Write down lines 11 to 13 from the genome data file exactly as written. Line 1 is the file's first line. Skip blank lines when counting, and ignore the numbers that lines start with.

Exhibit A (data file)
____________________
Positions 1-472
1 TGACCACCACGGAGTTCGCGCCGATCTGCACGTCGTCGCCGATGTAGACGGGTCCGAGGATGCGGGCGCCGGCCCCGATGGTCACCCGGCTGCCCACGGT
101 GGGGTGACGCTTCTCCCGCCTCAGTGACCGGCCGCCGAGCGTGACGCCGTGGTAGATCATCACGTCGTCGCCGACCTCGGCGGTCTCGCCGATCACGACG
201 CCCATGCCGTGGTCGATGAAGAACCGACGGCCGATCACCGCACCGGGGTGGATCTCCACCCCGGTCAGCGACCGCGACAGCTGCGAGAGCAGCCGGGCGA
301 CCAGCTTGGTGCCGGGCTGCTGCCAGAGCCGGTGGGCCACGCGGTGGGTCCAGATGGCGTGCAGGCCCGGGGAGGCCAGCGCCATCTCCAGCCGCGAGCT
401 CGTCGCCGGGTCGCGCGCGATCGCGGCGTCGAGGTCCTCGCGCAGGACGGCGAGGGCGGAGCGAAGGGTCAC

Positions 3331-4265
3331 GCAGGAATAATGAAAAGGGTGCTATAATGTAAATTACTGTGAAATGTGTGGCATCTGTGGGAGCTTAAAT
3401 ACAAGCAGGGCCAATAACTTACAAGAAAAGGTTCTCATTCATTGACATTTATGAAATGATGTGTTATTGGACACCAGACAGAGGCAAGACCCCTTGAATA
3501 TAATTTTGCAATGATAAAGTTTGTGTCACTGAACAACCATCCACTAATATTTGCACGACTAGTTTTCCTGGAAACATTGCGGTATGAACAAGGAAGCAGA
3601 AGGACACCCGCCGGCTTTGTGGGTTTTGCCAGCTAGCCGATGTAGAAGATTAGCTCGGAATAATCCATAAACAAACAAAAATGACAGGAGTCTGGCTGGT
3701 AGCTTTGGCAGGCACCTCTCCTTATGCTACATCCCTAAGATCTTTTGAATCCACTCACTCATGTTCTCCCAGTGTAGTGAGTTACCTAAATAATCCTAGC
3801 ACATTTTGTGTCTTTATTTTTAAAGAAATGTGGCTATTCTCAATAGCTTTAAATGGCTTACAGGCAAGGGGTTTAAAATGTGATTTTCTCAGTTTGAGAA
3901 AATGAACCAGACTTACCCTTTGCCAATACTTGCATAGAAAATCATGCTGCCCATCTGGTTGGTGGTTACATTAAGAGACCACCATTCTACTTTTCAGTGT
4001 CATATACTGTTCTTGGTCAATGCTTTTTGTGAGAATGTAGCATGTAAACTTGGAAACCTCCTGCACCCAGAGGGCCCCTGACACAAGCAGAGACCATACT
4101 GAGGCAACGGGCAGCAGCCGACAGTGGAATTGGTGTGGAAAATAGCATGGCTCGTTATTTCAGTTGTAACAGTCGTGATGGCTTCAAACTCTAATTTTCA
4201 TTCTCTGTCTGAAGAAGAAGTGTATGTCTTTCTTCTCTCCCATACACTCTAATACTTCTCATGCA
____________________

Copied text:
3601 AGGACACCCGCCGGCTTTGTGGGTTTTGCCAGCTAGCCGATGTAGAAGATTAGCTCGGAATAATCCATAAACAAACAAAAATGACAGGAGTCTGGCTGGT
3701 AGCTTTGGCAGGCACCTCTCCTTATGCTACATCCCTAAGATCTTTTGAATCCACTCACTCATGTTCTCCCAGTGTAGTGAGTTACCTAAATAATCCTAGC
3801 ACATTTTGTGTCTTTATTTTTAAAGAAATGTGGCTATTCTCAATAGCTTTAAATGGCTTACAGGCAAGGGGTTTAAAATGTGATTTTCTCAGTTTGAGAA